The first impression from our visit to the Melting Pot was wending our way through the maze of the mall's parking lot. It turned out to be an appropriate introduction, for the restaurant itself is maze-like, with booths set along one side of a long dark tunnel that branches slightly to the right about four times before ending at the restrooms.
THE MELTING POT | 199 Providence Place, Providence | Mon-Thurs, 5-10 pm; Fri, 5-11 pm; Sat, 12-11 pm; Sun, 12-9 pm | Major credit cards | Full bar | Sidewalk-level accessible
In those branches are four more "lanes," including one with smaller, three-sided booths, termed "lover's lane." I'd argue that the height of the booths and the dimness of the light make any of the seating arrangements just right for a romantic assignation or a top-secret business deal.
Set into the top of each table is a hot plate (or two) on which sits a large fondue pot. Remember fondue? A resurgence of interest has sent folks scrambling for those long-forgotten fondue forks, though the pots (and their sterno holders) are less likely to have survived kitchen purges.
The Melting Pot began in Florida in the late '70s, and now has close to 150 franchises. The Providence incarnation opened last year and offers several cheese fondues, as well as entrée options (meat or seafood cooked in broth) and dessert variations. Many couples opt for a four-course meal for $82-$92, in which both diners get the cheese fondue as appetizer, a palate-cleansing salad, followed by the entrée and dessert fondues. An award-winning wine list draws primarily on California vineyards, though a few European and Down Under wines round out the selections, with many by the glass ($6-$13).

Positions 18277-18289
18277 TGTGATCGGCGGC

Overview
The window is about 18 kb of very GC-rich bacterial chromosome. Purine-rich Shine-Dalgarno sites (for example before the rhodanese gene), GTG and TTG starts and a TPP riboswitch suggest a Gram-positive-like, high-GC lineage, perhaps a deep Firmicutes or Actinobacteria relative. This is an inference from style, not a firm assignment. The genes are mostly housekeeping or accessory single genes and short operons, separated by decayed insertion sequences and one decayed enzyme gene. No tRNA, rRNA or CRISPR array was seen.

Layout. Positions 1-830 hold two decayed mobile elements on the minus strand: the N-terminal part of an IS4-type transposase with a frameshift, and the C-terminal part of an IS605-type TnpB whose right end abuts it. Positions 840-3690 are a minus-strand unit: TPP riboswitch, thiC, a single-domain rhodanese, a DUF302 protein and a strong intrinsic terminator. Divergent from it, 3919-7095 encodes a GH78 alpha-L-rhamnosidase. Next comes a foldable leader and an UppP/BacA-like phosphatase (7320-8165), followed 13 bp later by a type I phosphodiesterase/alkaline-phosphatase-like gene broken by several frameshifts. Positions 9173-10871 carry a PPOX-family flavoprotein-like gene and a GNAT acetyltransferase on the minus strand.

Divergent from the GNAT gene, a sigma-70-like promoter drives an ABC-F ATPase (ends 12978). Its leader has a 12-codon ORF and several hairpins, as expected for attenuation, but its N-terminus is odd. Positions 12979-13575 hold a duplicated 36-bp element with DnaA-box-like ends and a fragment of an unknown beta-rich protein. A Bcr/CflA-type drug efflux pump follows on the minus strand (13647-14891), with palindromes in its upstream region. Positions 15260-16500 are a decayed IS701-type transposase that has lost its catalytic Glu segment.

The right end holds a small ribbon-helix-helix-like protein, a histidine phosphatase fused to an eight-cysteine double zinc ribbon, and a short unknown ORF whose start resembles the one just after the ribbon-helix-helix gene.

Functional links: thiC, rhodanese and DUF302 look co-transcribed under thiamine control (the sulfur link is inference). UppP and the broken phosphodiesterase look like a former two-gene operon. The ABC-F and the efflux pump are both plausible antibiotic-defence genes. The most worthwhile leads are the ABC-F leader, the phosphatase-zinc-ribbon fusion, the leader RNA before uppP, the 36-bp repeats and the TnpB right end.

The cheese fondue choices ($15 to share, $8 per additional person) are: spinach, artichoke hearts, fontina and butterkäse; cheddar with Mexican herbs; cheddar with beer; Wisconsin trio, with fontina, butterkäse, and buttermilk bleu; and the traditional Swiss, with Gruyere, Emmenthaler, and a splash of kirschwasser. We opted for the latter, and our Queens-accented waiter Andy prepared it in front of us.
He poured in the wine, stirred in some minced garlic, a dash of nutmeg, a squirt of lemon, then the grated cheeses, and then the kirsch. It was served with bread cubes, whole mushrooms caps, celery sticks, cauliflower flowerets, and apple chunks. It tasted just right, a flood of '70s memories in each bite. My only disappointment was the temperature — I wanted it hotter.
Since we were both ordering entrees, we had a choice of salads. Bill went for the Caesar, and I for the house, with a "sweet and tangy" house dressing. Other salads were spinach and mushroom or California, with walnuts and Gorgonzola. The greens with friends really hit the spot after the cheesy fondue.
From a dozen entrees — meat or seafood or combinations thereof — Bill picked the Pacific rim ($24) and I the vegetarian ($18). Next you select a broth in which to cook your items: court bouillon, a seasoned vegetable broth; bourguignon, canola oil; coq au vin ($6 per pot), with herbs and burgundy; or mojo style (also an extra $6), a Caribbean-seasoned bouillon. Bill got the latter and I the vegetable broth. If a vegetarian chooses not to eat meat, then he or she most likely doesn't want to cook items in the same pot with meat, but we had to ask to be moved to a table with two hotplates and two pots to accomplish that.